Hamilton made the now-iconic small (26 × 25 cm) collage Just what is it that makes today’s homes so different, so appealing? for the catalogue accompanying ‘This Is Tomorrow’ at London’s Whitechapel Gallery in 1956, which included the audio-visual installation titled This Is Tomorrow, Group 2 (1956, re-created at Tate Modern) upon which Hamilton worked with architect John Voelcker and theorist John McHale. Created the same year that Elvis Presley recorded his first hit record, ‘Heartbreak Hotel’, this piece has come to be acknowledged as one of the starting whistles for the pop age. The ‘prescribed list of interests’ as Hamilton later described them (such as ‘TV’, ‘telephone’, ‘History’) that determined his collage summarized contemporary society of the time, and remain more or less comprehensive and even more anticipatory of the digital age than seems possible.
Once working within the capacities of pop, informed all the while by his engagement with and interpretation of the works of Duchamp (a room was devoted at Tate to their collaboration) Hamilton identified subjects, all taken from found images, that become epic statements about the nature of our times. Advertising, fashion, glamour, celebrity, design, war, politics, protest, technology, branding: in work made between the late 1950s and the early ’90s Hamilton explored these subject areas in a manner, for the most part, at once monumental and aphoristic.
Accusations that Hamilton’s work can be too cerebral or ‘clever’, or that the notion of ‘cool’ can at times become almost too chilly, seemed confounded by the aesthetic richness and empathetic engagement with feelings as much as society that were described by this exhibition. For the most part, I found myself reminded of a conversation I once had with the artist during his last years, when he said that he had always wanted to make art that was ‘multi-allusive’ – reaching out to the experience of being alive in the modern world – but that equally he was ‘after beauty, too’. In this sense, in literary terms, Hamilton was a Flaubertian artist as much as a disciple of James Joyce, whose works he illustrated.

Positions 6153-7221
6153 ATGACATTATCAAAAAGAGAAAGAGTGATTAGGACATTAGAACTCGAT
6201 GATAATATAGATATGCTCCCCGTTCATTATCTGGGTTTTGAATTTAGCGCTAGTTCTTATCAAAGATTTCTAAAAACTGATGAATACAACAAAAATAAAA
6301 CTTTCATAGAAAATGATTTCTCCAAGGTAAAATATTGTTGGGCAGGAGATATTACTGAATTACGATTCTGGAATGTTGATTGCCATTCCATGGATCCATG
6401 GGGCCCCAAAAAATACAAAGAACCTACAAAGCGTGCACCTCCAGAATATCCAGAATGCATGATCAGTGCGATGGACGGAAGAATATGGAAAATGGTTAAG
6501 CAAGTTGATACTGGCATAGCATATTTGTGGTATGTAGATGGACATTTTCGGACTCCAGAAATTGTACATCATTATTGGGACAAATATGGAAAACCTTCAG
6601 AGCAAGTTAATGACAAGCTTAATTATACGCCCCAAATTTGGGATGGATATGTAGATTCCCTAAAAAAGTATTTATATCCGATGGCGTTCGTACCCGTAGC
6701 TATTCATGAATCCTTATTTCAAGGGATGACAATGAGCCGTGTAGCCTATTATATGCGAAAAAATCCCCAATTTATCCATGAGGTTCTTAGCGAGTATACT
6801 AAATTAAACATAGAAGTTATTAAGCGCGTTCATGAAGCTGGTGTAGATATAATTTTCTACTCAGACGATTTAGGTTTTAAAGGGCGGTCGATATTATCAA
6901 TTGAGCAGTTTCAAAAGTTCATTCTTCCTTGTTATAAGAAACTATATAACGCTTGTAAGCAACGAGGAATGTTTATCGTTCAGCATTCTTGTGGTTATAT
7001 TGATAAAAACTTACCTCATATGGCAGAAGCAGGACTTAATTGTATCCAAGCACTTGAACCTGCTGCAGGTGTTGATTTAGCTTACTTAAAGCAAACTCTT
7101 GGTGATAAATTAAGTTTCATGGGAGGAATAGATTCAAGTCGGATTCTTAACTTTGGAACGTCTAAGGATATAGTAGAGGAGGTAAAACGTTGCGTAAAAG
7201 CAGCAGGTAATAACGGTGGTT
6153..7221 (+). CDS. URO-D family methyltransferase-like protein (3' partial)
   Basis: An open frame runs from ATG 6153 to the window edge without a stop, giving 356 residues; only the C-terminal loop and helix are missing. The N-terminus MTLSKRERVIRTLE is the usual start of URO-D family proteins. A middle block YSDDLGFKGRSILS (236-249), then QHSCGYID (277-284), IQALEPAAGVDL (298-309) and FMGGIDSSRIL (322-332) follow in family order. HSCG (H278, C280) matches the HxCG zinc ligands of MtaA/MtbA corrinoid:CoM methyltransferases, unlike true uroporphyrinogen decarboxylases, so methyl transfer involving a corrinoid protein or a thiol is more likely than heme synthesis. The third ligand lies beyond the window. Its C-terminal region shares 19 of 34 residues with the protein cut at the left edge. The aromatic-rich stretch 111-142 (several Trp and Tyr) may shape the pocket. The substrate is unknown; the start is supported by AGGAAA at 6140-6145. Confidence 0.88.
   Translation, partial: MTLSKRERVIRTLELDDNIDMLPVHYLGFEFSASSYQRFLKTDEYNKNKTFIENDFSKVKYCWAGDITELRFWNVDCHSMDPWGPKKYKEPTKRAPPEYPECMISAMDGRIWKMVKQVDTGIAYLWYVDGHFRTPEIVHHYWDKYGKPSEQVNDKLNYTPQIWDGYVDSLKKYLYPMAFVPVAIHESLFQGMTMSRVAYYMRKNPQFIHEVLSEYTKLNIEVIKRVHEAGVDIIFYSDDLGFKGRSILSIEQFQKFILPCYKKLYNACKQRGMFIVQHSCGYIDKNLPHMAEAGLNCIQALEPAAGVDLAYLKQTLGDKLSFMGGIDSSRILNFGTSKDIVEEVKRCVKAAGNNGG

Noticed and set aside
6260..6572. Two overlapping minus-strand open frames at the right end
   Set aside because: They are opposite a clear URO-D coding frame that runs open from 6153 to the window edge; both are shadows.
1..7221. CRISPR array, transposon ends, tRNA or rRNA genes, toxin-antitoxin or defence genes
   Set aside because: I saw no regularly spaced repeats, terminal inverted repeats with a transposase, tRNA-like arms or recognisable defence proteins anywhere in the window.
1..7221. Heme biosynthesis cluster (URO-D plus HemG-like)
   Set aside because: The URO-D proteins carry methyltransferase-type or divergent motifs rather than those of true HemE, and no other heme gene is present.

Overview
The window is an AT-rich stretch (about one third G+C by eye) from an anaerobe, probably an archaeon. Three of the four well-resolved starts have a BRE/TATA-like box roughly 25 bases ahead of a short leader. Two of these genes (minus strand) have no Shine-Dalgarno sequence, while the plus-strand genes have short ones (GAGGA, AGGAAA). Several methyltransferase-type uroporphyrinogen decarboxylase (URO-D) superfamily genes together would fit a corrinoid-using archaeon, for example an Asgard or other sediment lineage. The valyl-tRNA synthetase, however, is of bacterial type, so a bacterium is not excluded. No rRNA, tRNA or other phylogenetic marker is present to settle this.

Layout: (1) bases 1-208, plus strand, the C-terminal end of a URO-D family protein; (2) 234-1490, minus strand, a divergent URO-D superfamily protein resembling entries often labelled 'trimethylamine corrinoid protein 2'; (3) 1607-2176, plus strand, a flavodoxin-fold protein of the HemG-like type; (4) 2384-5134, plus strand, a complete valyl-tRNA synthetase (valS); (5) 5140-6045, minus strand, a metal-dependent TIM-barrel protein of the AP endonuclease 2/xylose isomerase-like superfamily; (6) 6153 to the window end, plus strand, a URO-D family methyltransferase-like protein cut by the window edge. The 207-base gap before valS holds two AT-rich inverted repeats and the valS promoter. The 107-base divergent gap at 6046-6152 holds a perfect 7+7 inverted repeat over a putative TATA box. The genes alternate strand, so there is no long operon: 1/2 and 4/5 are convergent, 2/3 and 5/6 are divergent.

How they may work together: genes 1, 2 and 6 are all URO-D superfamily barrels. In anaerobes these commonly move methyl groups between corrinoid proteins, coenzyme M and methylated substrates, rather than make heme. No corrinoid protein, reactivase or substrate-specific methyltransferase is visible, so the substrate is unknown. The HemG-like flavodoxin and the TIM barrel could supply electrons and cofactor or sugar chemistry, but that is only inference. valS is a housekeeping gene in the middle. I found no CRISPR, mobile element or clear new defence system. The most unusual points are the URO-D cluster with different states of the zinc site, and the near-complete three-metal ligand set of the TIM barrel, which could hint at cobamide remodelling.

Less persuasive, perhaps, despite their sincere conviction, were Hamilton’s later and angrier excursions into more directly political subject matter. While The Treatment Room (1983–84) as an installation proposing a bleak institutional facility, remains sobering as a side-swipe at Thatcherism, both War Games (1991–92), comprising a TV seemingly leaking blood as war coverage is depicted, and the portrait of Tony Blair as an ineffectual cowboy gunslinger (2010) could appear unusually heavy-handed.
The importance of Hamilton’s art and ideas in relating the insights and iconoclasm of dada and surrealism to the activity of art making in an age of mass media and mass production was much in evidence in ‘Richard Hamilton – Word and Image: Prints 1963–2007’ at the Alan Cristea Gallery. Hamilton described himself as ‘a print-maker as well as a painter’ (Printmaking, 1970) and the works in this exhibition, intricately technical in their layering of several forms of print media, each occupied a different yet unified pictorial and conceptual sensibility while all achieving a sense of timeless modernity. The near abstraction of People (1968), the sumptuous pop figuration of I’m dreaming of a black Christmas (1971) or the techno-dream-home eroticism of Chiara and chair (2004) – all seem to inhabit the future as much as the present. Print could bring out the best in Hamilton, as evidenced (for example) by the collage-like overlaying of monochromatic images – stark, sombre, enthralling – of his Berlin Interior (1979).
Liam Gillick’s film Hamilton, an impressionistic and deeply felt homage to the artist, includes footage of the bogus TV commercial made to accompany the ‘Hamilton’ brand name multiple The Critic Laughs (1971–72) (comprising, gift-boxed, a set of dentures fastened to an electric toothbrush). In a series of episodes prompted by aspects of Hamilton’s work and career, the film’s soundtrack included audio recording of Hamilton’s own interview with Duchamp – in which the latter, while benign and gentlemanly, remains evasive and calmly intent on denying almost any association with any defining or explanatory statement, save the most contrary.
Gillick’s film concluded with a vertiginous tour of the Hamilton retrospective at Tate Modern, to the soundtrack of Sly and The Family Stone’s cover of ‘Que Sera Sera’ (1973) – picking up on the Doris Day version played on a juke box within the exhibition. It is perhaps too soon to fully assess the legacy of Hamilton’s art and ideas; but one wonders whether he will emulate his literary hero Joyce, who famously remarked: ‘I’ve put in so many enigmas and puzzles that it will keep the professors busy for centuries arguing over what I meant, and that’s the only way of ensuring one’s immortality.’
Could be. And then again.